I love to have references from someone’s bosses, peers and direct reports. This allows me to have a more robust understanding of what it’s like to work with someone and how I can effectively manage that person.

I am also interested in understanding how someone has acted under pressure.  It could be a high growth company or a turnaround situation, or a company with a lot of industry regulation.  Whatever it is, it is important to assess whether that person has the grit you need to help build your business together.

 

Regular Cadence

What type of updates do you expect to come from the CFO and how frequently?

Some of this depends on which projects you’re involved in and what you defer entirely to your CFO.  So the answer really depends on your personal preference and knowing your strengths and weaknesses.  

Generally speaking, understanding your monthly performance and their underlying input metrics is table stakes.  You should think about whether you want push or pull updates.  Any more regular updates, e.g. metrics, can be automated into dashboards so you can track performance on your own and have an ongoing sense for how each month will shake out.  Really dig deep and understand what the leading indicators of the business are, so you can also be a strong partner in communicating your expectations.

The updates I love getting from the team are on progress, priorities and problems.  For the CFO and finance updates, these updates should not be a surprise and if they are, you should work on really understanding what you care about and get more information on that front.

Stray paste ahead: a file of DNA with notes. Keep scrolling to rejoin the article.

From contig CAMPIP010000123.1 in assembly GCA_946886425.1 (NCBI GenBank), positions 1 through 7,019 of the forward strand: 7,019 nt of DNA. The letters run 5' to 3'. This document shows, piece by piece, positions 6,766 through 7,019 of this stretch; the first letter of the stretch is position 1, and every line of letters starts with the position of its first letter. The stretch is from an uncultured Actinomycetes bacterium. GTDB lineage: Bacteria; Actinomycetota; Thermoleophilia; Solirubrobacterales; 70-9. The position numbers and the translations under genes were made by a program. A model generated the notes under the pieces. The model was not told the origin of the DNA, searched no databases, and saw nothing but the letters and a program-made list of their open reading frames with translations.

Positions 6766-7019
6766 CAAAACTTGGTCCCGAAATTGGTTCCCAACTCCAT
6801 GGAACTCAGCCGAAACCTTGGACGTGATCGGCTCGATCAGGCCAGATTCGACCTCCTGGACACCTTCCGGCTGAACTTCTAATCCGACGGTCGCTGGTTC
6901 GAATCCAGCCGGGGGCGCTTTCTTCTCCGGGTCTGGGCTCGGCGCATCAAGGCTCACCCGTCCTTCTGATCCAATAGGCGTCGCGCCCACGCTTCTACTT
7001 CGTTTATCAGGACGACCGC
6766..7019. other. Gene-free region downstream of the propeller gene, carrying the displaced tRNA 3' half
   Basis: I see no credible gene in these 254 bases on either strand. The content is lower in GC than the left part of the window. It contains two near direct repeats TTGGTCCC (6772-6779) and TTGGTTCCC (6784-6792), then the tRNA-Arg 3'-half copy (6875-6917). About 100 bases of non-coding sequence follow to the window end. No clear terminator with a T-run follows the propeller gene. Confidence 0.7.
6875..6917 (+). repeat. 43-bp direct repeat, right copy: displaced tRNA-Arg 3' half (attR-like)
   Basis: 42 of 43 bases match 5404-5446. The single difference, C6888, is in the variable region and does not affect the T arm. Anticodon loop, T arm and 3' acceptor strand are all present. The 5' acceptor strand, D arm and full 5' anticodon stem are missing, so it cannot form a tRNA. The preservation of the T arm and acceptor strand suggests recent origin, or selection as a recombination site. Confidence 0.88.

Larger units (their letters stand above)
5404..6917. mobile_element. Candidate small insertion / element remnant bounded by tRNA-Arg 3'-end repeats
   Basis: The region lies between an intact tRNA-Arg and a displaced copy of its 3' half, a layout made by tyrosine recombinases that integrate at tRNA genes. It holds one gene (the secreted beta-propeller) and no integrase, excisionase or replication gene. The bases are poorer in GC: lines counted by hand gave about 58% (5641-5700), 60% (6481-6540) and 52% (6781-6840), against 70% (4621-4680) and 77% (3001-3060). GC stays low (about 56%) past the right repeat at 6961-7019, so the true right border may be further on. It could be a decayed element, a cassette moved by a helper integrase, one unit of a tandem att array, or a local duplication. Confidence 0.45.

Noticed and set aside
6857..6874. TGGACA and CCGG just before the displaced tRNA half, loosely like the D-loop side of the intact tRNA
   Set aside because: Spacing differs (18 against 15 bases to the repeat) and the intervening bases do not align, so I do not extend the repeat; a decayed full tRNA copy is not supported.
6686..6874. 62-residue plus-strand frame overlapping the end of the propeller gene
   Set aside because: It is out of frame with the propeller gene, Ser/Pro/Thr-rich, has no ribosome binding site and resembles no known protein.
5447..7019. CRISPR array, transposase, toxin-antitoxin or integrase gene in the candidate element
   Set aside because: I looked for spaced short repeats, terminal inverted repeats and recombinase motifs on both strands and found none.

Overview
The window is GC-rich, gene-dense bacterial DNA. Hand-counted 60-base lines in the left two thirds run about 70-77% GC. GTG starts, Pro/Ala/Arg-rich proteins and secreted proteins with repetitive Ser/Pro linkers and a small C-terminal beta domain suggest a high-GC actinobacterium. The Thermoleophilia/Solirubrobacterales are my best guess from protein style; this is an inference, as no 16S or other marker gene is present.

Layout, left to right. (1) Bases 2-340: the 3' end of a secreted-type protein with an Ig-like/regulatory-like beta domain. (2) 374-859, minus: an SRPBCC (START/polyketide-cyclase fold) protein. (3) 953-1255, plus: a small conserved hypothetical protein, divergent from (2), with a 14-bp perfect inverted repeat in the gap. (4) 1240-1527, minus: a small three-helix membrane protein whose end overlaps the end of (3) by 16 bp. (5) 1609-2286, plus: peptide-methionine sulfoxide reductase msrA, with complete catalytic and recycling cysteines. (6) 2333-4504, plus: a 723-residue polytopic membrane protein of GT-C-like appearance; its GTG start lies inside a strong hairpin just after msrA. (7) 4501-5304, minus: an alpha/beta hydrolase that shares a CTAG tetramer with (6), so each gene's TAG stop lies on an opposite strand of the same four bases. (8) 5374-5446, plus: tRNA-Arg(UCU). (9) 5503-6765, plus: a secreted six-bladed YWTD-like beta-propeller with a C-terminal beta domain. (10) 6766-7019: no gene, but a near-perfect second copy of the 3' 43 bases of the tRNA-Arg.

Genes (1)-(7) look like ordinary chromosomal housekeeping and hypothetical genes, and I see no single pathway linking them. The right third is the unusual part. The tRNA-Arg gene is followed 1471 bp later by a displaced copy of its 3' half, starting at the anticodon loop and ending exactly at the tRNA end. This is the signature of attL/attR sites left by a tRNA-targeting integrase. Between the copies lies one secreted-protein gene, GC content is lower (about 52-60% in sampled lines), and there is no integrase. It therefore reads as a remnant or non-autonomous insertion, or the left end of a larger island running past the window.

How tech savvy do you expect your CFO to be?

It really depends on your business and the rest of your team.  I like having overlaps in secondary expertise on the team to provide different viewpoints.  So, if you don’t have anyone else on the executive team and you yourself are not as tech forward, you do probably want someone who can push there.

 

How involved do you expect your CFO to be in financial operations tasks (e.g., equity management, vendor payments, collections, etc)?

It depends on your stage of business and the state of the team around the CFO.  At some stage, your CFO should have a view on what they want to own and hire the appropriate team to manage what they’d prefer to delegate.

 

What tools and processes have worked well for you and your team to communicate with the CFO and finance?

Business operations, or the practice of understanding input and output metrics and the what, how and why, is a great way to interact with the finance department.  This really helps fill in the story behind the numbers you might get.